Every ex-Presidency is marked, of course, by the Presidential memoir, and Obama acknowledged that the genre has been vexed. “My observation in reading Presidential memoirs is that they are very heavy on ‘and then this happened, and then that happened,’ ” he said. He noted that he hadn’t managed to keep a diary in the White House and marvelled at the “remarkable discipline that Jimmy Carter apparently had where each day he was describing what he had for breakfast and what happened here and what happened there.” He admitted that as a writer he could never be as free as he was in his first book, “Dreams from My Father.” “Some of it is just by virtue of decorum,” he said. “If you have meetings with people that they’ve assumed were private and suddenly you’re just spilling the beans, it’s a little bit like telling on an old girlfriend about something.”
Shortly after four, following nearly two hours of conversation, Obama got up to call it a day. He would get some rest over the weekend—he played golf on Saturday and Sunday—then leave for the trip to Europe and South America on Monday. Along the way, he knew, his job was to keep offering reassurance, to deny the prospect of apocalypse, just as he had with his staff. This would require some doing, as his successor’s transition team already showed signs of chaotic infighting and of favoring many of the reactionaries, climate-change deniers, and heroes of the alt-right in their midst. On his first stop, in Athens, Obama would give a speech about populism, nationalism, globalization, tribalism, and, by implication, the ominous rise of Donald Trump.
Walking out the gates of the White House, I thought about the morning at Arlington. The weather was sunny, crisp, cool; dried leaves, russet and umber, skittered across the walk. It reminded me of Election Day eight years ago, in Chicago. Obama had voted near his house, on the South Side, and then accepted victory that night, flanked by his wife and daughters, in Grant Park. “While the Democratic Party has won a great victory tonight,” he had told the crowd of nearly a quarter-million people, “we do so with a measure of humility and determination to heal the divides that have held back our progress.” And he cited words that Abraham Lincoln spoke to “a nation far more divided than ours”: “We are not enemies but friends. Though passion may have strained, it must not break our bonds of affection.”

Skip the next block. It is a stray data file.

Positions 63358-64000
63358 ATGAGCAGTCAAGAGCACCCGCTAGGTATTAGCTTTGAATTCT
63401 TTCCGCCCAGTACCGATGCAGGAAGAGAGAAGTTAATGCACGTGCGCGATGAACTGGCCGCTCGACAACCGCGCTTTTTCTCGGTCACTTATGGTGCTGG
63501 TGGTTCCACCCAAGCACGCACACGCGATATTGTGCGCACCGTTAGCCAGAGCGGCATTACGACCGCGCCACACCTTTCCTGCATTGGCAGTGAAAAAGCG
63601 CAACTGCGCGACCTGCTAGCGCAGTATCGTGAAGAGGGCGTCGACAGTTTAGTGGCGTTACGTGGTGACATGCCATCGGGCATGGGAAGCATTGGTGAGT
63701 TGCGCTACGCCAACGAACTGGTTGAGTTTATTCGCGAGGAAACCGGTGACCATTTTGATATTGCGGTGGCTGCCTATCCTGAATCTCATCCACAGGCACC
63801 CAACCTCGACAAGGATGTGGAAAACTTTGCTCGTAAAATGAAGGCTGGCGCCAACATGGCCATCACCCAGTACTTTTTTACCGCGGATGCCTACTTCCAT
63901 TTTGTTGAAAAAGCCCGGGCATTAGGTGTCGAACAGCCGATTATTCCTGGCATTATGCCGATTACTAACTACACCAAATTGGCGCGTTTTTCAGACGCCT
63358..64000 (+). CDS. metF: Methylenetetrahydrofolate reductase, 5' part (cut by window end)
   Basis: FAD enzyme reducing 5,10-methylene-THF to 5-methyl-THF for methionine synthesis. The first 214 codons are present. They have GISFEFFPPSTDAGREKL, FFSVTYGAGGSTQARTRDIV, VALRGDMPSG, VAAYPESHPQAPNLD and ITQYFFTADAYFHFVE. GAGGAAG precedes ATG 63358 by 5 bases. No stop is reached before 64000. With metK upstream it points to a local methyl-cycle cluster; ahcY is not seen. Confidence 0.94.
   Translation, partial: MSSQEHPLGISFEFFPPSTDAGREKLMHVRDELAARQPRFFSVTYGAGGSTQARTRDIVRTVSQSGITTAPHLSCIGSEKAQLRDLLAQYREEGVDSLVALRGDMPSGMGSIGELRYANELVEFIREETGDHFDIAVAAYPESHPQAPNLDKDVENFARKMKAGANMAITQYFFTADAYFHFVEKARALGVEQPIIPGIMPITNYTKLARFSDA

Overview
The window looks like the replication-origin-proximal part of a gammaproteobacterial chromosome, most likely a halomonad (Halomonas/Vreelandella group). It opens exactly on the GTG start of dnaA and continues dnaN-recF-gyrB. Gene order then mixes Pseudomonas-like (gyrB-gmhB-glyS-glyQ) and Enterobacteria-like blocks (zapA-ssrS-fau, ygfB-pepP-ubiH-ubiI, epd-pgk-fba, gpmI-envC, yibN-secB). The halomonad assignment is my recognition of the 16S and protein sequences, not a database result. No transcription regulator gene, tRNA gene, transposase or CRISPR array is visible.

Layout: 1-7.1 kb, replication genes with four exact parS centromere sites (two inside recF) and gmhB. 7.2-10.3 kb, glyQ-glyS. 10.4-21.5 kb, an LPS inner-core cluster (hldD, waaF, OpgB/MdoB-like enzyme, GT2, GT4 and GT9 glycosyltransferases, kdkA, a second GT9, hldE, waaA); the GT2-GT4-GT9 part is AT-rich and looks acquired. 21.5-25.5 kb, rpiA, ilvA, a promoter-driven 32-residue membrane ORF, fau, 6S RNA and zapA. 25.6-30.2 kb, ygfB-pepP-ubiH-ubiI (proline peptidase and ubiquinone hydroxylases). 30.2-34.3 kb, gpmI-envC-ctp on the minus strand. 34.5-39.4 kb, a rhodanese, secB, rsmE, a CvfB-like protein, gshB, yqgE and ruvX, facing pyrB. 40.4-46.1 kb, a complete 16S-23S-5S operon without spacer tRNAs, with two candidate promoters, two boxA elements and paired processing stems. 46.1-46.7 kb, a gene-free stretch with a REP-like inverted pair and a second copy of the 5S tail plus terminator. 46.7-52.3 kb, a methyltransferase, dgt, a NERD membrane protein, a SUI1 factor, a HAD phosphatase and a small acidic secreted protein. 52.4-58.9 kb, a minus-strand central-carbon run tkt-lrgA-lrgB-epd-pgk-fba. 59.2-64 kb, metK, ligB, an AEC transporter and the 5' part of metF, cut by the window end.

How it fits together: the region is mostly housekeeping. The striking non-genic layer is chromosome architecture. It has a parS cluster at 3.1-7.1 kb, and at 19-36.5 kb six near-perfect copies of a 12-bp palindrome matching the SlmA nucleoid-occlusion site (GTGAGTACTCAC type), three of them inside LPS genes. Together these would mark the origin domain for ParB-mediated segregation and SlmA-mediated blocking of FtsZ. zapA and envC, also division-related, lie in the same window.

Obama, graying now, more exhausted than he admits, carried the wreath at Arlington to the Tomb of the Unknown Soldier: “Here Rests in Honored Glory an American Soldier Known But to God.” As a bugler played Taps, the realization came that in the coming year it would be Trump, formerly of Trump Taj Mahal, at the Tomb of the Unknown Soldier. Donald Trump, formerly the host of “Celebrity Apprentice” and the owner of Trump University, in the Situation Room. At 10 Downing Street. At the Élysée Palace. At the Gate of Heavenly Peace.
In the speech at Arlington that morning, Obama managed to deliver a political message. And this time he went beyond the call for orderly transitions and praise for “excellent” meetings. He delivered a distinct paean to values that Trump so often dismissed.
“Veterans Day often follows a hard-fought political campaign, an exercise in the free speech and self-government that you fought for,” he said. “It often lays bare disagreements across our nation. But the American instinct has never been to find isolation in opposite corners. It is to find strength in our common creed, to forge unity from our great diversity, to sustain that strength and unity even when it is hard.
“It’s the example of the single most diverse institution in our country—soldiers, sailors, airmen, marines, and coastguardsmen who represent every corner of our country, every shade of humanity, immigrant and native-born, Christian, Muslim, Jew, and nonbeliever alike, all forged into common service.” His sober cadences gave resonance to words that could have been rote. So did the awareness that just seventy days remained of his Presidency.
Here was the hopeful vision of diversity and dignity that Obama had made his own, and hearing these words I couldn’t help remembering how he began his victory speech eight years ago. “If there is anyone out there who still doubts that America is a place where all things are possible,” he said, “tonight is your answer.” A very different answer arrived this Election Day. America is indeed a place where all things are possible: that is its greatest promise and, perhaps, its gravest peril.
Note: This a reprint of an article by David Remnick appearing in The New Yorker..